Don’t Make Friends with the Secretaries: Things my Partner Taught Me

It’s in my nature to be nice to everyone. I am open and smiley and chatty. You’re walking out to lunch, I’m walking out to lunch? Let’s have lunch together! That was then. Now, I practice law. That part about walking out to lunch? That was a joke. I rarely leave the office during the day.

I don’t always eat lunch, but when I do, I eat it alone in my office with the door only partially closed to avoid seeming unfriendly and standoffish. Weird, right? My firm provides a lunchroom. We have a microwave, refrigerator, Keurig, all pretty good stuff and someone keeps it clean. So why don’t I take a break from my office and settle down in the lunchroom for conversation and hummus, even only for a few minutes? Well because – and this is where the weirdness comes in – my immediate supervising partner told me on my second day at the venerable Neptune & Uranus that I should be careful who I associate myself with. That’s exactly what he said: be careful who you associate yourself with. Styled in that wise-older-man way of giving a young, naïve woman a guiding hand through the wilderness. So what vile, contagious creatures make use of the lunchroom? Not the drooling monsters and vermin you are likely imagining. No: it’s the secretaries.

Our secretaries are a mix of young women, some with small children, all with polyester clothes and cute hair, and older, large women who hate everything they see. They whine a lot, but most of them know their jobs and can format docs like they were born to it. In the outside world, I would easily make friends with any one of them, bonding over some shitty thing a husband or boyfriend did (because I have my own stories), or maybe they could give me a recipe for cheese dip (is that a thing?) But here on Neptune, and in its mirror-image firms that are scattered over this city like pesticide, ridding it of societal ills with furiously filed motions and briefs, hierarchy prevents me from offering them more than instructions for filing my work or a brief inquiry about their weekend.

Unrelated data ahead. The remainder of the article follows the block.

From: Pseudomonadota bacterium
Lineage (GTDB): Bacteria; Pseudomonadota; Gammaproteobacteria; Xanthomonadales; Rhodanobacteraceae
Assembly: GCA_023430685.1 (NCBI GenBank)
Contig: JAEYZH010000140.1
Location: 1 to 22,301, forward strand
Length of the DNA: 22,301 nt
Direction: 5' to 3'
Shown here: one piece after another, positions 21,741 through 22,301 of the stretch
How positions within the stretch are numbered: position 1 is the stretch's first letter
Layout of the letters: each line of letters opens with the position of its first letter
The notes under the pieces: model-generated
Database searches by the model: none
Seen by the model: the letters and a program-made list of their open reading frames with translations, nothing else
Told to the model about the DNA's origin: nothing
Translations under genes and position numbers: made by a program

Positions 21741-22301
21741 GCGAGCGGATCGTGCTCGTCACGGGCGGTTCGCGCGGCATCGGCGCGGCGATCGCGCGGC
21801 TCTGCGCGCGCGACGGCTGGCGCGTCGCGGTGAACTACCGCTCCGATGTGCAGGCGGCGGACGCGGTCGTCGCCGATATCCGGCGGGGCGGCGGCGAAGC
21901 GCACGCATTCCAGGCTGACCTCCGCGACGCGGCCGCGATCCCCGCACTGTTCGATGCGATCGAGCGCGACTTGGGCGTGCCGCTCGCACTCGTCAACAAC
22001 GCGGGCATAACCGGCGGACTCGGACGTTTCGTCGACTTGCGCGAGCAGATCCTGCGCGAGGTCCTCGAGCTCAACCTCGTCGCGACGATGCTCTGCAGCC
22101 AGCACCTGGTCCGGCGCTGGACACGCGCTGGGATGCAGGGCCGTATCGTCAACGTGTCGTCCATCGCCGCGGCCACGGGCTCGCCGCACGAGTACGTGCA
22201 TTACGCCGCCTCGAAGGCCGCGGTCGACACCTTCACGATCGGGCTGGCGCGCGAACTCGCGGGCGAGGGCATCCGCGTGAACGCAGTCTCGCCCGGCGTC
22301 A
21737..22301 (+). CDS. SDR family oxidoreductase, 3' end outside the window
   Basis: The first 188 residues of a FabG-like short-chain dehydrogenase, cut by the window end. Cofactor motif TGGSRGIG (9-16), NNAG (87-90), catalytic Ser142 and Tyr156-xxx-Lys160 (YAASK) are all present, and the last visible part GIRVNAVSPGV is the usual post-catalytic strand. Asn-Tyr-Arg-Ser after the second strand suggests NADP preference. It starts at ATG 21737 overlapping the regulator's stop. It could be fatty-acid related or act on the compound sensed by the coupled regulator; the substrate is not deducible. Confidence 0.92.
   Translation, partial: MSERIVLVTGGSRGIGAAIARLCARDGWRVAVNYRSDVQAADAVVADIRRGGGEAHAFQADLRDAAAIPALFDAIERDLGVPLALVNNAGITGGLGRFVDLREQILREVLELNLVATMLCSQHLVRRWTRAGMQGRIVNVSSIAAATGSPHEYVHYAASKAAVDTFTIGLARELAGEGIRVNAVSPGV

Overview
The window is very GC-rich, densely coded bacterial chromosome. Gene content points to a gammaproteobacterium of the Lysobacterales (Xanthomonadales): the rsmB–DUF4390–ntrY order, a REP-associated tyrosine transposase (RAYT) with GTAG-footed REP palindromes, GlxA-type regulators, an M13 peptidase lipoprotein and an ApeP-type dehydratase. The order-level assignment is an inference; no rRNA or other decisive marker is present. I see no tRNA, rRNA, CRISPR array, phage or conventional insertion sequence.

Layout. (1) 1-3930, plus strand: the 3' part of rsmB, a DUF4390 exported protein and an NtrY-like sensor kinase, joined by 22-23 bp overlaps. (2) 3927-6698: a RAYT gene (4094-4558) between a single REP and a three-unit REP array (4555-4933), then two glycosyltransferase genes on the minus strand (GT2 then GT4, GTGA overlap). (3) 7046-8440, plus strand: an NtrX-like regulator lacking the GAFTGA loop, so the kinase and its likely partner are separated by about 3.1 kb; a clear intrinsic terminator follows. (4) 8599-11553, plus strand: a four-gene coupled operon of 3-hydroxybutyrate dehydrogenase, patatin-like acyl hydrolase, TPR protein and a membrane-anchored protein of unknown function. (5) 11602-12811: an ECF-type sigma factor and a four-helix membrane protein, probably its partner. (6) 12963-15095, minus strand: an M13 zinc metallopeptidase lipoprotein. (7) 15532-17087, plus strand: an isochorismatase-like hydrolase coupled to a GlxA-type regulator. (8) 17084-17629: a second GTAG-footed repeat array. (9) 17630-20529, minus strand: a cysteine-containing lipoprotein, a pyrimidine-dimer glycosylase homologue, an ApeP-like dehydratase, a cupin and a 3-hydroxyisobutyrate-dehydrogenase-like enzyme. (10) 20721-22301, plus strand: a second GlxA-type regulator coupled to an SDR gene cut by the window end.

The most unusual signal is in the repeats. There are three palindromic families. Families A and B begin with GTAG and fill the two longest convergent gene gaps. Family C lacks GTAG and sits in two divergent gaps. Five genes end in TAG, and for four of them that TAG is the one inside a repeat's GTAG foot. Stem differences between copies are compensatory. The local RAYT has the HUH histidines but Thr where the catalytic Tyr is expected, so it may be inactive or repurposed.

There are a number of legitimate reasons for not getting too close to the secretaries. First, their lives tend to be filled with drama, whereas mine must be filled with work, so I can’t afford to get too sucked into their latest situation. Second, I am, by necessity, my secretary’s boss. If I become her friend too, that dynamic changes. It’s hard to make a friend do something, and even harder to reprimand said friend when she does something wrong. Third, information is valuable and secretaries love to gossip; they score points with other secretaries and with their bosses by being repositories and subsequent spewers of interesting tidbits. I don’t want my confidentially aired dirty laundry to be the bargaining-chip equivalent of a jailhouse cigarette. If I turn a heated moment into an opportunity to complain to my secretary about a partner or another associate, my comment will inevitably get back to that lawyer. Maybe not directly from my secretary, but certainly through one of her fellow secretaries.

I get all of this, but it frustrates me and makes me feel like a first-place douchebag. I want to be friendly, I want to go to happy hours with them and eat lunch with them and get those recipes that I know they have. But first and foremost I have to “conduct [my]self in a manner befitting the Bar of This Great State.” Ok so nobody actually said that exact thing. But that’s the underlying theme: you’re a lawyer, so you’re above them and must act accordingly. Gawd.

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